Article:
We must, then, craft our proposition or our expository idea. Using the exegetical movement here we might, logically, introduce that as, “Jesus Christ has become our once-and-for-all-time Savior who is uniquely credentialed to give us the forgiveness we do desire.” I might use an interrogatory statement like this, “How is this so?” and answer, “It is so as we consider Jesus as Melchizedek.”
- Consider Melchizedek’s meaning disclosed in Jesus. Melchizedek is introduced to us in the (Genesis 14:18-21) Old Testament narrative about Abraham offering a tithe of all he had to this King of Salem (Jeru-Salem) following the King’s blessing. The author of the Hebrews quotes Psalm 110:4 and says that Jesus is the one that the Psalmist spoke of and, moreover, that Jesus is the fulfillment of the Messianic type from the ancient days of faith. Explaining this, illustrating it, leads to applying it by extoling Jesus as the one we worship, out of gratitude, for the blessing of eternal life He has granted. All other earthly ways to God always find an inevitable end, but life in Christ goes on forever.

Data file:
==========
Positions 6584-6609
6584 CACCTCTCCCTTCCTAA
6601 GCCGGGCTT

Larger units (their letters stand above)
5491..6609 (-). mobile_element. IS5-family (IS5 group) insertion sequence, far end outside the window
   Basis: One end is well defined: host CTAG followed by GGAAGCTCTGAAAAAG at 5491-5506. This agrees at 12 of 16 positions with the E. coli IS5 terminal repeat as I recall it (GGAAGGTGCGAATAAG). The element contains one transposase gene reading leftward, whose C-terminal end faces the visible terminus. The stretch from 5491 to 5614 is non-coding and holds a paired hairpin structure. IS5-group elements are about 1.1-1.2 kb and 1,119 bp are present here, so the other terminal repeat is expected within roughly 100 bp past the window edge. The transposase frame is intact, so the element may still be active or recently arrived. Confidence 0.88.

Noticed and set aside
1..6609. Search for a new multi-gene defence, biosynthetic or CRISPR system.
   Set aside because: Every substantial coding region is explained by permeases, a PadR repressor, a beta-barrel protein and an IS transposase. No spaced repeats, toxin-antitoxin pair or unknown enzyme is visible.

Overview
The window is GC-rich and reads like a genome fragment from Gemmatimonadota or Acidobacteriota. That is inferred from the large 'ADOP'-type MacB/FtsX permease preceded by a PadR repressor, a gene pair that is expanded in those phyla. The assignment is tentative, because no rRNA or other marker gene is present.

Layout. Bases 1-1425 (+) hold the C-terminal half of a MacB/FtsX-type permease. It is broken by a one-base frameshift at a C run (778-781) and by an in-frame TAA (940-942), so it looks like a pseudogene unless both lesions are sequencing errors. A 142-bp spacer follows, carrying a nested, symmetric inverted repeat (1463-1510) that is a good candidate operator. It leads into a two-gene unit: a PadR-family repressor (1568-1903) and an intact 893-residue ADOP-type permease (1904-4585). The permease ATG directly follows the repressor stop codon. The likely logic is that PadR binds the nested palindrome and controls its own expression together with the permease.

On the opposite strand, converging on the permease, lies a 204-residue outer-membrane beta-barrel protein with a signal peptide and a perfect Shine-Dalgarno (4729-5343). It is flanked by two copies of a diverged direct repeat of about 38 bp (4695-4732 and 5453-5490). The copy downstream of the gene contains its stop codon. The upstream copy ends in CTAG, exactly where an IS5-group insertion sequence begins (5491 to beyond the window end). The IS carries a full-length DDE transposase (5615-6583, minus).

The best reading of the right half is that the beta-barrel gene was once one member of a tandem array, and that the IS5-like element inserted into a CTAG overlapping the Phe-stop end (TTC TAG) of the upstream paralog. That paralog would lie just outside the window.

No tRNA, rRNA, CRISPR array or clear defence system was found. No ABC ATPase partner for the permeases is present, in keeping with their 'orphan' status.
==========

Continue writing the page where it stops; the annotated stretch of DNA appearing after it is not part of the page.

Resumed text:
- Consider Melchizedek’s mystery unveiled in Jesus. But do we really know that much about this king, Melchizedek? No. But there are mysteries revealed:
- He had authority to grant heaven’s blessings.
- He had no beginning and no end.
- He was worthy of worship.
The sermon concludes as we recap our solution to the temporal ways to God with the eternal nature of Christ, the One who is “after the order of Melchizedek.” We illustrate with what life looks like when the permanent comes and we call our people to abandon the temporal for the eternal forgiveness found in Jesus our Lord.
 As in Bryan Chapell, Christ-centered Preaching: Redeeming the Expository Sermon (Grand Rapids, MI: Baker Books, 1994).